The shortage of child care facilities first gained political attention in 2001, when then Prime Minister Junichiro Koizumi started the “zero wait-listed children strategy.” Despite the government’s efforts to open more facilities, the problem worsened in recent years because of an increase in working mothers and population growth in areas where new condominium complexes have sprouted up.

More than 40,000 children were unable to register with government-approved facilities last October, according to the Health, Labor and Welfare Ministry.

According to the Ministry of Internal Affairs and Communications, since 1992 households where both parents work have largely outnumbered those where only the husband works, and in 2007 there were 10.1 million families with both parents employed, against 8.5 million with working husbands and housewives.

The LDP’s main answer to the DPJ’s child care strategies is to make education free by 2012 for 3- to 5-year-olds attending government-licensed child care centers or kindergarten. They also plan to keep the child allowance and deal with the shortage of child care facilities, although it does not mention specific targets.

Although the LDP’s plan to make infant education free will lessen the financial burden on parents, it has failed to consider those unable to get into government-approved child care centers and have to pay more for alternative care, according to Okina.

Their strategy will increase the disparity between parents with higher and lower incomes, as children with parents working full-time get priority in registering with government-licensed child care facilities ahead of those with parents working part-time with lower salaries, she said.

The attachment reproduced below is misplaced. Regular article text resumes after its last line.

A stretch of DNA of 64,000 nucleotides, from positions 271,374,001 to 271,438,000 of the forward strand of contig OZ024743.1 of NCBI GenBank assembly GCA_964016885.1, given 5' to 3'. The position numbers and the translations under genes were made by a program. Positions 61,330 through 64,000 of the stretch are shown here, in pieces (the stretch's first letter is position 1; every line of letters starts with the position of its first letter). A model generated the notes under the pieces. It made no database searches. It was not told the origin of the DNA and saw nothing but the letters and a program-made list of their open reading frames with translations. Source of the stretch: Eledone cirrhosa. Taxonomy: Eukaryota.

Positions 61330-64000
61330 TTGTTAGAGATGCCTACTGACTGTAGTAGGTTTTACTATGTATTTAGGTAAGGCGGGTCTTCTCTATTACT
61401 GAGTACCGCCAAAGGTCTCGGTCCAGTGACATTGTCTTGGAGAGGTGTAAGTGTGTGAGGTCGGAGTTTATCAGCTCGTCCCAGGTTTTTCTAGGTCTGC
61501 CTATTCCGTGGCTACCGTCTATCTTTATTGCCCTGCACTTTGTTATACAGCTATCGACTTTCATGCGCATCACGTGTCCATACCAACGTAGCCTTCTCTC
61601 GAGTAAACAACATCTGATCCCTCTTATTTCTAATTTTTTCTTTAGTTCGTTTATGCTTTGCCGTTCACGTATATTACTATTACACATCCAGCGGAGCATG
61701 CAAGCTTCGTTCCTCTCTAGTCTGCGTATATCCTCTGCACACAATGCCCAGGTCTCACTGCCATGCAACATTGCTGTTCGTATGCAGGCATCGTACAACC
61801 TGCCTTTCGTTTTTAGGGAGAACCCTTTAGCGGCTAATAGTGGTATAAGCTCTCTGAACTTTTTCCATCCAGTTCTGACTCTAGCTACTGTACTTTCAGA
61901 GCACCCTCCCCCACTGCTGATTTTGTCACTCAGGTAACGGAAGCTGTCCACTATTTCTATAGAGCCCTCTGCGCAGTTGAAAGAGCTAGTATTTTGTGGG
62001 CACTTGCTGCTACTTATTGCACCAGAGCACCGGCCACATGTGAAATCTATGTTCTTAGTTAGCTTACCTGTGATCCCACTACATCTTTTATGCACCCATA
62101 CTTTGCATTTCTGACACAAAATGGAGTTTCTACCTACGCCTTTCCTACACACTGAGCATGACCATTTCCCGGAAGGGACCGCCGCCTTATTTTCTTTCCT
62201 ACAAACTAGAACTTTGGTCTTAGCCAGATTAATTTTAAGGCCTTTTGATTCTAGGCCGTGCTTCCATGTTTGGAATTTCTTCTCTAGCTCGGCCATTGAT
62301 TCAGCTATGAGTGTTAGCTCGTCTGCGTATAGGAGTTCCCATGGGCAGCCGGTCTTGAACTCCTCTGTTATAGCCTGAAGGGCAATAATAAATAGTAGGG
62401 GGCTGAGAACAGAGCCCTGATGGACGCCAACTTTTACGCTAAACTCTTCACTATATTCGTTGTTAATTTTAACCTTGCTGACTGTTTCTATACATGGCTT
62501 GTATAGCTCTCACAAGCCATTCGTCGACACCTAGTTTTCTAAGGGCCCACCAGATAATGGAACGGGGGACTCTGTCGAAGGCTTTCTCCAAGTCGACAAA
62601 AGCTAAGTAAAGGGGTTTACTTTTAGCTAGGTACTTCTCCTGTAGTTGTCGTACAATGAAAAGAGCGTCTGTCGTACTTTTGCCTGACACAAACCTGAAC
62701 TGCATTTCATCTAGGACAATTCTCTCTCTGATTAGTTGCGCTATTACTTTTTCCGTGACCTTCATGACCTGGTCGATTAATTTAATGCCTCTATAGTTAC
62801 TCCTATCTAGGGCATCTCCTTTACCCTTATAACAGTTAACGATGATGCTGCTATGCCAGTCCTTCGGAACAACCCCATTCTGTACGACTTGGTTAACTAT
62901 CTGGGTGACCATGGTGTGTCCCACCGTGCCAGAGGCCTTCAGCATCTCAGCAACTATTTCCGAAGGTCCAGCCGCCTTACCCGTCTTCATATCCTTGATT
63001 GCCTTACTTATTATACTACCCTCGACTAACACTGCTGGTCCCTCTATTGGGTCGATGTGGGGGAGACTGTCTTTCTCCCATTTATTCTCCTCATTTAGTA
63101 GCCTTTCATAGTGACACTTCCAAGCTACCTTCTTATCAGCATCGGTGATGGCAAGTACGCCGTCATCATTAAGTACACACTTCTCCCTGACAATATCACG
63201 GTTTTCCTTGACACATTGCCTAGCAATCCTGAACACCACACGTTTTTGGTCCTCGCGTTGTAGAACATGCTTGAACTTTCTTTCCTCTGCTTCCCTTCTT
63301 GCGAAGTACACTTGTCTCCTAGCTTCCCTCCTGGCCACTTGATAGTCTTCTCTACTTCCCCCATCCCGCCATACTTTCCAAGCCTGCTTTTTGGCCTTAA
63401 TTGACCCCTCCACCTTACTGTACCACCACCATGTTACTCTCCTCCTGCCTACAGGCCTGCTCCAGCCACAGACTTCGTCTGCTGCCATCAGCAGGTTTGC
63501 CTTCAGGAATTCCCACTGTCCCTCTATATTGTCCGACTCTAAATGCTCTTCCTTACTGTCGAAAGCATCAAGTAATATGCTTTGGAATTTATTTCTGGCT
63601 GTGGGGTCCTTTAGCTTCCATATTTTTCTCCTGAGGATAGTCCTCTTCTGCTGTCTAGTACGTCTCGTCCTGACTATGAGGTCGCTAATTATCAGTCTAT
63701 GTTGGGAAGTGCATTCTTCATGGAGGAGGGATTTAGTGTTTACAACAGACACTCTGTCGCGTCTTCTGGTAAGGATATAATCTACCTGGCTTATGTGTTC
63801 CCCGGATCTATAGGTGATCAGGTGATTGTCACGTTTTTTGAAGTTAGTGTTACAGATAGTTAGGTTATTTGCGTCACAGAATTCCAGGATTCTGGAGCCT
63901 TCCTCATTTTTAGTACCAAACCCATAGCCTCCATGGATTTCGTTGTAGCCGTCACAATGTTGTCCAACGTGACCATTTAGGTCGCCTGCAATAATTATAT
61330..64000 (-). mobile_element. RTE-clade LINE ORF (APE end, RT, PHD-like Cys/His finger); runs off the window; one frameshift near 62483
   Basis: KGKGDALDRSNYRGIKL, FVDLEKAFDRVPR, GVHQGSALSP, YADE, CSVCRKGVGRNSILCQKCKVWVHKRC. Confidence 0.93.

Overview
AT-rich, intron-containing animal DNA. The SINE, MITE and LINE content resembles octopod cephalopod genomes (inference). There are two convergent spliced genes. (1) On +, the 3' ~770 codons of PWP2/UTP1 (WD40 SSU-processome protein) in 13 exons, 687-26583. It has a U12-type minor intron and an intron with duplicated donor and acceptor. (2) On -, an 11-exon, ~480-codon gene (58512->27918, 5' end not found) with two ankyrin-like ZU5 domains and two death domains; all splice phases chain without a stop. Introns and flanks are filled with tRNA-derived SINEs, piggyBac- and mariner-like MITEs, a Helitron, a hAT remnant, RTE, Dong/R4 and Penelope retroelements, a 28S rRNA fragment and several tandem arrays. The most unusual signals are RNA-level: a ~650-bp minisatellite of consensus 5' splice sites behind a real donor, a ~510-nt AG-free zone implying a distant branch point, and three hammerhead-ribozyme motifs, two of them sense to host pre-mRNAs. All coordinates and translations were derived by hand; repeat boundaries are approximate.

Miki Hara, secretary general of the nonprofit organization Bi-no Bi-no, which supports child-rearing, also pointed out that the shortage of child care facilities is mainly a problem in cities, not rural areas, and the LDP should first reassess its current strategies to cater to the changing infant population in each region.

One of the DPJ’s new strategies applauded by observers is the resurrection of financial support for single-parent households on welfare, which the current government scrapped in April and amounted to about ¥23,000 a month in Tokyo.

“I know that the allowance was stopped to encourage independence, but in reality there are single parents who are ill and cannot work,” said Tetsuya Ando, head of the NPO Fathering Japan for single fathers.

Ando also said it was a breakthrough for both parties to mention support for single-father households in their platforms, and he hopes for more specific strategies in the future.

Both parties also vow to support older children, the DPJ by making state high school tuition free and the LDP by creating new support systems for those struggling to send children to higher education.

While agreeing that some of the new child-rearing policies of both parties lack specifics, Fathering Japan’s Ando said their focus on the issue is the first step.

“This election has at last brought attention to problems in child-rearing, and I hope we can use it as an opportunity for more debates in the future,” he said.